Bill Maher
How much is Bill Maher , pictured February 27, 2017 at the 89th Academy Awards Vanity Fair party, worth, and what could he lose after a racial slur joke? Reuters

Controversial comedian Bill Maher has come under fire for using a racial slur on Friday night's episode of the HBO program "Real Time with Bill Maher" in an interview with Republican Sen. Ben Sasse of Nebraska.

Maher and Sasse were having a conversation about adults who dress up for Halloween, but things somehow escalated from there. Sasse then joked that he would like to have the comedian visit Nebraska to work in the fields. Maher scoffed at the idea and then responded by using the N-word phrase for a house slave.

"Work in the fields?" Maher asked rhetorically. "Senator, I'm a house [N-word.]"

HBO ran the racial epithet uncensored. Some in the audience seemed to groan a bit at Maher's use of the word and he quickly waved it off and said, "it's a joke." The crowd then cheered a bit and the interview continued without any mention of the use of the phrase.

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While Maher showed a small amount of immediate regret with the insensitive joke, Sasse's facial expression seemed to betray some discomfort through an awkward smile.

While the audience may have been lenient on his word choice, Twitter users naturally weren't having it.

Sasse, who appeared on "Real Time" to promote an upcoming book, shares his thoughts about Maher's slur on Twitter early Saturday morning.

"I’m a 1st Amendment absolutist. Comedians get latitude to cross hard lines," he wrote in a tweet. "Free speech comes with a responsibility to speak up when folks use that word. Me just cringing last night wasn’t good enough."

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Some have drawn comparisons to Maher's slur with the recent incident of comedian Kathy Griffin holding a severed and bloody head of President Trump. While the two incidents are quite different in context, conservative media raised red flags. Townhall noted that "after the Kathy Griffin Trump beheading fiasco, you wouldn't think it could get much worse for Hollywood liberals."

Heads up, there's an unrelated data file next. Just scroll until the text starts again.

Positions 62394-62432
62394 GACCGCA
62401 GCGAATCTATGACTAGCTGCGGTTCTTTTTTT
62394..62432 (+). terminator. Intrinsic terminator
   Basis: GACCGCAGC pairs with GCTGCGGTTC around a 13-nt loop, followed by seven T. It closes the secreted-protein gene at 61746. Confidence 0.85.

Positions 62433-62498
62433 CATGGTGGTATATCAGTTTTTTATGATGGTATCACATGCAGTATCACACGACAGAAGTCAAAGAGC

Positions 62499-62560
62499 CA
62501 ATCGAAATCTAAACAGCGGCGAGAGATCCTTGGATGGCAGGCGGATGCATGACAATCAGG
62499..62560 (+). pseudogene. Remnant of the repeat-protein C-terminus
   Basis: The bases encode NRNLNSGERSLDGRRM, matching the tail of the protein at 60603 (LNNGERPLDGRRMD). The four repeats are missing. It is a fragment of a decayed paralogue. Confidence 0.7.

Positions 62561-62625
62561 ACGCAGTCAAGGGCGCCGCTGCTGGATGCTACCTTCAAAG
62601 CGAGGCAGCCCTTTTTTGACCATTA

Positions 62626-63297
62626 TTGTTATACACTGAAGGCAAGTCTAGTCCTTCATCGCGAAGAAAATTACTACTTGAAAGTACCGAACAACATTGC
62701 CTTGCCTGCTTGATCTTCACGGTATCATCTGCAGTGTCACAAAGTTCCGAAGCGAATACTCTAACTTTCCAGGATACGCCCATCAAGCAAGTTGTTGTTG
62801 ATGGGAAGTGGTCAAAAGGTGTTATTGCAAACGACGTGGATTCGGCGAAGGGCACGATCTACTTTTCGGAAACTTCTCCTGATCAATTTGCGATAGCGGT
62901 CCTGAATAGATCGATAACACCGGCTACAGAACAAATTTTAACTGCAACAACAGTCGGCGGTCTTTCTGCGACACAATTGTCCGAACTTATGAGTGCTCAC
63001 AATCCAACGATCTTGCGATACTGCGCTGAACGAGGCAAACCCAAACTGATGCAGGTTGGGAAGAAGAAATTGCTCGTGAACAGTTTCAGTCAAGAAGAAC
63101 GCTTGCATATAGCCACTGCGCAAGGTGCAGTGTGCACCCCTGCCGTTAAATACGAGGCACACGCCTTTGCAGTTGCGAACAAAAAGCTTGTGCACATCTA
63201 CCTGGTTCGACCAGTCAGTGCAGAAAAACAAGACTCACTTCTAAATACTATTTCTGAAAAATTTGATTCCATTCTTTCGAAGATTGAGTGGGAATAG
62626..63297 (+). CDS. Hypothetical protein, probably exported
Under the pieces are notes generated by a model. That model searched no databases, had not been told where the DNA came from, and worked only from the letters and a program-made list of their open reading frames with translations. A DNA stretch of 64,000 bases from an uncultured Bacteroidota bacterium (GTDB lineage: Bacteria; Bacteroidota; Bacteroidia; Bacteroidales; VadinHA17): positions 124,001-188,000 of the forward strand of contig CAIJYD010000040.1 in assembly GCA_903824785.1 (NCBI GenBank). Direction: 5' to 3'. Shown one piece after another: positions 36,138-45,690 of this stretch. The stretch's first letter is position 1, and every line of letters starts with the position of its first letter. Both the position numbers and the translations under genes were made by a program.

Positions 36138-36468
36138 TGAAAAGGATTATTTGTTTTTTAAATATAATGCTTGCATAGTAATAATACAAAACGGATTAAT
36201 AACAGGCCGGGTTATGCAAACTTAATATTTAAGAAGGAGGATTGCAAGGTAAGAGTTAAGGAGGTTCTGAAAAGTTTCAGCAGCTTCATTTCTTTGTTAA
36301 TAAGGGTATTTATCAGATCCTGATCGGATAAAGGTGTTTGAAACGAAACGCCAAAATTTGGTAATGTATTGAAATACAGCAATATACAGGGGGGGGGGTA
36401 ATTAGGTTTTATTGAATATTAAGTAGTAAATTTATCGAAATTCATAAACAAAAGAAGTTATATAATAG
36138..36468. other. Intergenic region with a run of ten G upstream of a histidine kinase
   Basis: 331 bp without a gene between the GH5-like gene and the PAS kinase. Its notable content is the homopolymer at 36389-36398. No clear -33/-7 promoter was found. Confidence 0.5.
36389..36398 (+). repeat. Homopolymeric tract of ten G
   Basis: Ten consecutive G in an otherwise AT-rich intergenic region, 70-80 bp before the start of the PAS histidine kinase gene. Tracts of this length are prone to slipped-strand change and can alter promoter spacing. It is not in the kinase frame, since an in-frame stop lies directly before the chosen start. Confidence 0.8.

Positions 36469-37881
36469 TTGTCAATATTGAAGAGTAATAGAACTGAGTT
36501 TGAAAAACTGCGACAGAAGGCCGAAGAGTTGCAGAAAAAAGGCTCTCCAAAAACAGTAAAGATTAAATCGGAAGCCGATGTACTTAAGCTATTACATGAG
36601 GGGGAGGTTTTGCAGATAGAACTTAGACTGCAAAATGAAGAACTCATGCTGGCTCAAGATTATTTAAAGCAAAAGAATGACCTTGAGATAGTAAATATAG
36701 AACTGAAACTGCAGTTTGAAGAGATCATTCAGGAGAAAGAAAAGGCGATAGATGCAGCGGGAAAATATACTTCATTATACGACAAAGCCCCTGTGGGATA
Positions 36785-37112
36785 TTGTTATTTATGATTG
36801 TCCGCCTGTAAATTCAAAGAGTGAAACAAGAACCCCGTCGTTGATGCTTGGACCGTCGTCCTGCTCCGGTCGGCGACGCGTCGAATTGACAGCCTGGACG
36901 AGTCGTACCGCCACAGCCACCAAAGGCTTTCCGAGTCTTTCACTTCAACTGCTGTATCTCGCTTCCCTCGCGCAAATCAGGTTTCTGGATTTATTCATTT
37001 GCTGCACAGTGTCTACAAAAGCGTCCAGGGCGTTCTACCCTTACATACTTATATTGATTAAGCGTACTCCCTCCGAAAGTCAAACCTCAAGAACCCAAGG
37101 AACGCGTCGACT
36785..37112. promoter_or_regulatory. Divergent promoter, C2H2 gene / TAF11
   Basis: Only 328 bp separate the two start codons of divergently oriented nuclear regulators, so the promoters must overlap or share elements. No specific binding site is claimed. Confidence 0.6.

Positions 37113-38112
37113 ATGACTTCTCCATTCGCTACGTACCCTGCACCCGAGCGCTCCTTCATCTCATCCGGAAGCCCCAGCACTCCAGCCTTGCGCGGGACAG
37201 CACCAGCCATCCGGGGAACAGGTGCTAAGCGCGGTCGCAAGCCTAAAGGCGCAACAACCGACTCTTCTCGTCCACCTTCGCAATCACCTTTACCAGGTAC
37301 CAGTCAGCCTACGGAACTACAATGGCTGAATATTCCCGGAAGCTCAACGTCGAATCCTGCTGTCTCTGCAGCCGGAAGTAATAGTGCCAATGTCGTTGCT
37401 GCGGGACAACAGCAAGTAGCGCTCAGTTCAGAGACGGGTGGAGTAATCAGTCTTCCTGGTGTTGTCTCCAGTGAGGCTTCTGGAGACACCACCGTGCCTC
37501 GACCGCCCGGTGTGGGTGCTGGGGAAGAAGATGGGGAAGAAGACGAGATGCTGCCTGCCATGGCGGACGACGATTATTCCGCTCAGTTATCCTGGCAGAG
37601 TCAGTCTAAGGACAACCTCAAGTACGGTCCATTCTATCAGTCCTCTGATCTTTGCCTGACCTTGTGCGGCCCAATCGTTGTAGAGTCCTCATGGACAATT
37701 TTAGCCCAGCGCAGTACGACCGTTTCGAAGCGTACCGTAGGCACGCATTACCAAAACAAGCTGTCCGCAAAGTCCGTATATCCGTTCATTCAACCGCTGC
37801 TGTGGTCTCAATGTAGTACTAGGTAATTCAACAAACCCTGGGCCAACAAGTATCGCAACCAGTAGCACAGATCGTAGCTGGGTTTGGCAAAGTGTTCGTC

Griffin has lost several sponsorships and jobs, including a recently acquired position as co-host for CNN's New Year's Eve show with Anderson Cooper. Some stars have come to Griffin's defense, including Jim Carrey and Jamie Foxx.

During an interview with Entertainment Tonight, Carrey noted that "I think it is the job of a comedian to cross the line at all times – because that line is not real."

Foxx, who also spoke out on Griffin's photoshoot, believes it's important not to "kill the comedian."

"Listen, as comedians, sometimes you do go beyond, past the line," Foxx told ET. "I still love Kathy Griffin. She went past the line, she'll pay for it in the way she pays for it, and we'll go out and we'll laugh with her again."

Meanwhile, Kelly Carlin, daughter of famed stand-up comedian George Carlin, rushed to Maher's defense.

Carlin tweeted out a video of her father discussing the N-word in a comedic bit about judging words based on their context. She later pulled the tweet.

Sparking up controversy is familiar territory for Maher. In 2015, ThinkProgress noted that Maher also made insensitive jokes about Muslims. In this web-only segment, Maher placed a photo of Muslim pop singer Zayn Malik alongside Boston Marathon bomber Dzhokhar Tsarnaev to ask: "Where were you during the Boston marathon?"